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Friendly competition at NHHS stocks food pantries

Friendly competition at NHHS stocks food pantries
Friendly competition at NHHS stocks food pantries
SpongeBob Squarepants is recognizable, even when he is fashioned from canned goods. Each of the four classes at North Harrison High School selected a design to make with donated items during the Student Council's annual food drive that concluded last Wednesday with an assembly. (Photo by Jo Ann Spieth-Saylor)

What do SpongeBob Squarepants, Nemo the fish, a green M&M and a butterfly have to do with Thanksgiving?
Plenty, when they are made out of about 11,000 non-perishable items that were distributed to five organizations and 25 families who needed a helping hand for the holiday.
Students at North Harrison High School collected the goods, ranging from canned goods, like soup, vegetables and fruit, to toilet paper and bars of soap, for about two weeks.
Then, last Tuesday evening, members of each of the four classes used their bounty to build a display on the high school gymnasium floor.
‘We knew … we wanted to do SpongeBob,’ said senior Rachel Robertson.
Robertson is also president of the Student Council, which sponsors the annual can drive right before Thanksgiving.
‘Usually we don’t have that many cans,’ she said. But, ‘This was really neat.’
Assistant principal Doug Dodge, now in his second year at NHHS, suggested the idea of a class competition to help stock food pantries that he had seen work well at other schools. At one school, Dodge said about 1,200 students collected 20,000 items.
The first week of collecting at NHHS was slow going.
‘Then all of a sudden it took off,’ Dodge said.
Robertson said interest picked up once the students saw pictures Dodge had from past displays at other schools. She said the competitive side of the event helped gain participation.
Besides earning points for items donated, classes could accumulate additional points based on the number of students who participated and there were bonus days when, Dodge said, extra points were given for specific items, such as beans one day and soup on another, as well as a ‘necessity’ day that saw dozens of rolls of toilet paper come in to the school.
Students were allowed to use colored construction paper to add detail to their designs. This allowed the sophomores, which had the least amount of points, to produce their green candy piece.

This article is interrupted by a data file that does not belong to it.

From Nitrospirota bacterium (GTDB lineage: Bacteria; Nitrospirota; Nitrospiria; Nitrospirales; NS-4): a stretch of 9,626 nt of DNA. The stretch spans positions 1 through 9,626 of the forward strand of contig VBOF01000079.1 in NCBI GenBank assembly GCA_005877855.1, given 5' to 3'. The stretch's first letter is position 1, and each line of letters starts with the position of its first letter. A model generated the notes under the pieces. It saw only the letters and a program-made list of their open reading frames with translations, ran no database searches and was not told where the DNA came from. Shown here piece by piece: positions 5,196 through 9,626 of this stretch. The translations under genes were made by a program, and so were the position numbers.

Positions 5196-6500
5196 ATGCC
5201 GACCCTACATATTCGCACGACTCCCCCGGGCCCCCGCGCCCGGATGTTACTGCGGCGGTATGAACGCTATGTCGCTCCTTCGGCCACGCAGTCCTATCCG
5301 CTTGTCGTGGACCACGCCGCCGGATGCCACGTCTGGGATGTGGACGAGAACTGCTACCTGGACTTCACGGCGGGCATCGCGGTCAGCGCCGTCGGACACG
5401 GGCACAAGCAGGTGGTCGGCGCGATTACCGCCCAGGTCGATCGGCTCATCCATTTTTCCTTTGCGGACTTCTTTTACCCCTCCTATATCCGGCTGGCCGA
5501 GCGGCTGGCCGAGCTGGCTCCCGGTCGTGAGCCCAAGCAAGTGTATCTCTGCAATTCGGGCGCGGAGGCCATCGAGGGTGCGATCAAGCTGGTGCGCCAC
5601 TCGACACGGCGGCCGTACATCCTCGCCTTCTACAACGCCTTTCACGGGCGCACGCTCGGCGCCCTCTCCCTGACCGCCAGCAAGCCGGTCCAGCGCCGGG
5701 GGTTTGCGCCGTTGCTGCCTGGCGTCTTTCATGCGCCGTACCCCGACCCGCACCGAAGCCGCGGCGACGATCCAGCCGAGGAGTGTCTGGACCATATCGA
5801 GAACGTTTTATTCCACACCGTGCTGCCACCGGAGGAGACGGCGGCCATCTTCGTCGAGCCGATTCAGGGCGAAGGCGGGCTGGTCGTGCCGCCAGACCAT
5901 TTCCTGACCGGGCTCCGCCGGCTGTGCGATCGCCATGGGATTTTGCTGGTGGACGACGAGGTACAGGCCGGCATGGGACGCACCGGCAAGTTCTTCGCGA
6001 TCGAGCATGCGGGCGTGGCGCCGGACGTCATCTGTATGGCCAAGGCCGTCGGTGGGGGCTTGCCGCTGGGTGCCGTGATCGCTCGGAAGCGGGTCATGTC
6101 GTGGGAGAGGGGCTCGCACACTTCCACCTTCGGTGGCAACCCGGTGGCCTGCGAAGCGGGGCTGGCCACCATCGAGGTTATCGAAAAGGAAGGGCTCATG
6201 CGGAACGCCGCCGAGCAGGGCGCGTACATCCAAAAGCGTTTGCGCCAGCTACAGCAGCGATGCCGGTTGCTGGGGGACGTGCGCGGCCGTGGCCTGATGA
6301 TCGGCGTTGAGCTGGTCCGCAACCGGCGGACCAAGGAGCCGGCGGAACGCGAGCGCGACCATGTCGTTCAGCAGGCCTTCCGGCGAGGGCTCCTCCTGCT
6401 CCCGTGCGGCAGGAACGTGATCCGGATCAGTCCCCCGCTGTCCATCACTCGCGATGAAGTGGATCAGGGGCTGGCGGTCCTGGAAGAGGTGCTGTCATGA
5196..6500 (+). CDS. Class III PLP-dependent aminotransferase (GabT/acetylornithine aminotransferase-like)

Last Wednesday morning, the students assembled in the gymnasium to see the finished displays.
‘You’ve outdone yourselves,’ Dodge told them. ‘You also have made the holidays more enjoyable for others.’
The junior class won the competition with the most points. For their display, they remembered their classmate, Elizabeth Banet, who was killed in a car crash in late October.
Using cans, they spelled out, ‘We love Lizzie.’ They also crafted a butterfly, because the 16-year-old loved butterflies, said junior Jessica Jones.
It took them about 2-1/2 hours to put their design together.
Nick Allen, a member of the Class of 2005, was instrumental in the success of the junior class. Besides collecting money to purchase the items, Allen would call around to the different stores to find the best buy before heading out to shop, said teacher Donnetta Reed, Student Council sponsor.
A popular, inexpensive food staple was Ramen noodles. Cases of the uncooked noodles were used by the juniors for the butterfly’s thorax and abdomen.
The freshmen, who selected Nemo for their design, had the second highest number of points, while the seniors, with the popular yellow Nickelodeon character, were third.
‘The kids did a good job,’ Reed said. ‘They really had a good time doing this.’
The canned food drive, as well as other service learning projects, like collecting used coats (that drive ended Monday) and buying gifts for the ‘Angel Tree,’ are ways of teaching students how to give something back to the community, Reed said.
During the time allotted last week to put together their canned goods displays, some classes spent more time cutting construction paper than it actually took to lay out their presentations.
‘Now they’ll know for next year,’ Reed said.